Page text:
Melissa DeJonckheere, an assistant professor in the department of family medicine at the University of Michigan in Ann Arbor, had similar findings in a smaller survey that questioned 14- to 24-year-olds about the 2016 presidential election. Before the election, 86% reported issues such as anxiety, fear or the feeling that things were out of their control. About a fifth reported physical problems—not being able to sleep, and even nausea.

It was a nonpartisan problem, she said. “Even people who said that they don’t follow politics, or they’re explicitly not interested in any of the candidates, were still having negative emotional responses to the election.”

That research, published in Child and Adolescent Psychiatry and Mental Health in 2018, noted that stress in youth has been linked to cardiovascular disease, depression, substance abuse, behavioral problems and more in adolescents, plus problems in adulthood.

Smith, who has done extensive work on the biology of political behavior, said the question of whether political stress affects us differently than other types of stress hasn’t been answered. But he suspects a few modern factors might be making things worse.

“We have an incredibly polarized political environment right now,” he said. And thanks to smartphones and computers, we’re constantly soaking in it.

“It’s just omnipresent in our lives,” he said. He contrasted it to the stress that comes from, say, being a football fan. He is one, and every year, “I produce a lot of stomach acid over the Dallas Cowboys’ playoff chances. But the football season ends, and that stress goes away.

“The political season never ends.”

Politics always comes with a degree of stress, but the many challenges the country faces in 2020 would seem to make this election more anxiety-producing than most. People of every political stripe have strong opinions about the pandemic, the economy, race relations, the Supreme Court vacancy left by Ruth Bader Ginsburg’s death and any number of other issues that are important to them.

The anxiety is not always accidental. Campaigns can feed off of fear, said Dr. Robert Waldinger, a professor of psychiatry at Harvard Medical School in Boston and director of the Harvard Study of Adult Development. After all, they’re trying to make voters choose sides.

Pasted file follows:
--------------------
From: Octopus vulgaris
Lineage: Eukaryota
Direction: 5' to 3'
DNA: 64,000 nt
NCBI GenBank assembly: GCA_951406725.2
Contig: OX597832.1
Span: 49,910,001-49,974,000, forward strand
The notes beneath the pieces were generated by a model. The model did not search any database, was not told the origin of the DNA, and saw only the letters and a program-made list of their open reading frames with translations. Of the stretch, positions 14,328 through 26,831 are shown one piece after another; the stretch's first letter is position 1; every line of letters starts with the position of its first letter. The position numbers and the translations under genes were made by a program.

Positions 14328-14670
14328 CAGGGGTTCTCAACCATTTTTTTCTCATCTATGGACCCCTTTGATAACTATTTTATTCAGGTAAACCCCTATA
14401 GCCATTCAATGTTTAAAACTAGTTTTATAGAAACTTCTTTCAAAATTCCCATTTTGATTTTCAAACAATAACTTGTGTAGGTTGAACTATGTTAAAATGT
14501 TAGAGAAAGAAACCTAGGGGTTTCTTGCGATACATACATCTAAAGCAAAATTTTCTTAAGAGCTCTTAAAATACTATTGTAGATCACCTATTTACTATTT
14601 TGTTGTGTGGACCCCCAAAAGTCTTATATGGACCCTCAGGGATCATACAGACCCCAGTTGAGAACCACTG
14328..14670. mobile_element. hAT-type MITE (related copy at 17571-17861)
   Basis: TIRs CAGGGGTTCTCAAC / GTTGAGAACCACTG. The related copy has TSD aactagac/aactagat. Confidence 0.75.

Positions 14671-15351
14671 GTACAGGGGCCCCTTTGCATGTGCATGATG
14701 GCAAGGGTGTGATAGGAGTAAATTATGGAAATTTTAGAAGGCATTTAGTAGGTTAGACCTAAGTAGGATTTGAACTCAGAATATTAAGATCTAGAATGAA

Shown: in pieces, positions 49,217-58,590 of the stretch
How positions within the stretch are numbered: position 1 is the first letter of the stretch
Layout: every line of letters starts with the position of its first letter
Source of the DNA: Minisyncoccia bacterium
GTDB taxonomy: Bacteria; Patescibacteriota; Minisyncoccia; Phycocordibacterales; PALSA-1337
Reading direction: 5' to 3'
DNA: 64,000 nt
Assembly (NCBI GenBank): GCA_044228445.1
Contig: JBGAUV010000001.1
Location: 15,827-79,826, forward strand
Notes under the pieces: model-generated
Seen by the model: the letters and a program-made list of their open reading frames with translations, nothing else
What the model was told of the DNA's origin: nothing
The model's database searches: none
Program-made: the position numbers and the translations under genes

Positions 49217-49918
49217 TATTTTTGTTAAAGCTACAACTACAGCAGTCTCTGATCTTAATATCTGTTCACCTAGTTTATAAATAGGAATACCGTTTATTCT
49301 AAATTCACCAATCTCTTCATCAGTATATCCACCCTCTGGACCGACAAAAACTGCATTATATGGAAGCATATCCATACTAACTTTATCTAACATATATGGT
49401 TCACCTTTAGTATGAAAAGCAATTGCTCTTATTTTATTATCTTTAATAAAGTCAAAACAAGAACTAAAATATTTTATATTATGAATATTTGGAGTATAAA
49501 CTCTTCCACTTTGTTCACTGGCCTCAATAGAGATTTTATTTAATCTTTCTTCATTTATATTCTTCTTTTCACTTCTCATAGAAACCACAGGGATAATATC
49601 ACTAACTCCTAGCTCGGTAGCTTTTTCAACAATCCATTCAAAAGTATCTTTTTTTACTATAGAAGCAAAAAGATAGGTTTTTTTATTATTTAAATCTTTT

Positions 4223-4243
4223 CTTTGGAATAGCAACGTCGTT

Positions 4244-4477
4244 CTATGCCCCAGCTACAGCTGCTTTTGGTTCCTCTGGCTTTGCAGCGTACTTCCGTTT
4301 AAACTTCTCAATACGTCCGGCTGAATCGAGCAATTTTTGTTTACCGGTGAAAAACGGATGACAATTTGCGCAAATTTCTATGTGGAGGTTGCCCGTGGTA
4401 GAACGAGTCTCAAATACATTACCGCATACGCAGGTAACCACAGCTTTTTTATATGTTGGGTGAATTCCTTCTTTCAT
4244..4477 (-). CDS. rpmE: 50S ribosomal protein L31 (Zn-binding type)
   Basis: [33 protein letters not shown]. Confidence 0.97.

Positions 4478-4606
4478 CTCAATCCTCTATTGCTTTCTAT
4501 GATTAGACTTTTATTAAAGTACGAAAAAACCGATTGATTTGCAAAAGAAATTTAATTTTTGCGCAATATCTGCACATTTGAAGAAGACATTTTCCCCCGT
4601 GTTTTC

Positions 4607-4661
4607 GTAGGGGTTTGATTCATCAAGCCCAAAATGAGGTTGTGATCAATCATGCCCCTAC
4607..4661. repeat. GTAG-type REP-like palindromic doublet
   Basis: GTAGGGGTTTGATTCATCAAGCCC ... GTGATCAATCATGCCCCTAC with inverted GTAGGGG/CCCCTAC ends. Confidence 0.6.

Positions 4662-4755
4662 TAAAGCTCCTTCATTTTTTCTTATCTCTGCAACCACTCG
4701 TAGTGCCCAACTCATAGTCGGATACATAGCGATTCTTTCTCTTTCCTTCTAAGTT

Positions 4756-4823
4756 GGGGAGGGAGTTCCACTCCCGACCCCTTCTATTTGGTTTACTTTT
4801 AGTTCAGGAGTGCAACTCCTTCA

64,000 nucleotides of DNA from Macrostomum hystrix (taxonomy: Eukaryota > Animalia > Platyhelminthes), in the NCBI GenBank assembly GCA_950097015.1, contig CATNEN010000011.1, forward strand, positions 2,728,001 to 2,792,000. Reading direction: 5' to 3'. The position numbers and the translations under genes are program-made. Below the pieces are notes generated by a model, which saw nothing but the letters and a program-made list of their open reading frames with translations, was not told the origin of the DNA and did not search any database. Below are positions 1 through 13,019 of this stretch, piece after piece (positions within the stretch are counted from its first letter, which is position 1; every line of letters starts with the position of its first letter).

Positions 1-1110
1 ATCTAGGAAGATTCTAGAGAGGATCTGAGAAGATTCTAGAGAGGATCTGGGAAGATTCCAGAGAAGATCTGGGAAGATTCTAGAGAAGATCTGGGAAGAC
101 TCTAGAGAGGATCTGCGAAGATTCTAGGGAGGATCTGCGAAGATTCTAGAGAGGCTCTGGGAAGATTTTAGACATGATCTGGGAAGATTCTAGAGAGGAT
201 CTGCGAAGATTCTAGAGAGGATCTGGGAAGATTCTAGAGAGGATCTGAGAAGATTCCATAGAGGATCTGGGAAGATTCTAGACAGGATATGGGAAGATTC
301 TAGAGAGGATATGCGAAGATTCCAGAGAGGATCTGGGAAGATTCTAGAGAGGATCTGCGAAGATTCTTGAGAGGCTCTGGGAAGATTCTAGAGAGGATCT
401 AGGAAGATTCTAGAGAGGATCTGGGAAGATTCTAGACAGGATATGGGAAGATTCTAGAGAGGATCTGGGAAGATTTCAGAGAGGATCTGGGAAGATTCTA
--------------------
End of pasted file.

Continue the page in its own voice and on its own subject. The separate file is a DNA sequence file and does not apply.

Couple that with the divisions that have been fanned about how to respond to the coronavirus, he said, and “our bodies are much more in chronic fight-or-flight mode than they probably were before the pandemic.”

To cope, Waldinger—who is also a Zen priest—recommends regulating your exposure to the constant stream of scary .

“One of my meditation teachers has a quote that I really like. She said, ‘Your mind is like tofu; it tastes like whatever you marinate it in,'” he said. He stays informed by reading the newspaper in the morning, later listens to a little radio, but avoids TV entirely. “And I try my best to stay away from the news feed on my phone.”

However you choose to get news, “be careful and be deliberate,” Waldinger said. “And don’t do it late in the day as you’re wanting to settle down and sleep.”

DeJonckheere said unpublished findings suggest that her young participants found relief by becoming more civically engaged.

“The youth in our study talked about taking on activist roles, volunteering, taking more classes to learn about how politics affects them,” she said. She thought that could be particularly important for people who are too young to vote, because it could give them a sense of control and purpose, which can help reduce and improve mental health.

Finding common ground with neighbors is a good idea, Waldinger said. “I’m not going to change the minds of my neighbors who are on the other side of the divide. But they’re still my neighbors.” Connecting around a cause such as a walk to end hunger could benefit everybody.

And don’t let political dramas divide you from family, he said. “I would say, see the culture wars as the enemy, the thing to be fended off.”

Because, he said, “This moment is going to pass. We don’t know what it’s going to morph into, but it’s not going to stay the same.”

Explore further

Stressed out: Americans making themselves sick over politics

Copyright © 2020 HealthDay. All rights reserved.

How to protect yourself from the stress of politics (2020, September 23)
retrieved 23 September 2020

This document is subject to copyright. Apart from any fair dealing for the purpose of private study or research, no
part may be reproduced without the written permission. The content is provided for information purposes only.

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Horgan says election will create stability, opposition calls it ‘politics at its worst’ –



B.C. Premier John Horgan called a snap fall election on Monday, a move widely determined to be taking a bet he can gain a majority government despite the risk it could alienate voters by taking them to the polls during the pandemic.

 Reaction from B.C.’s opposition parties to the writ being dropped was scathing.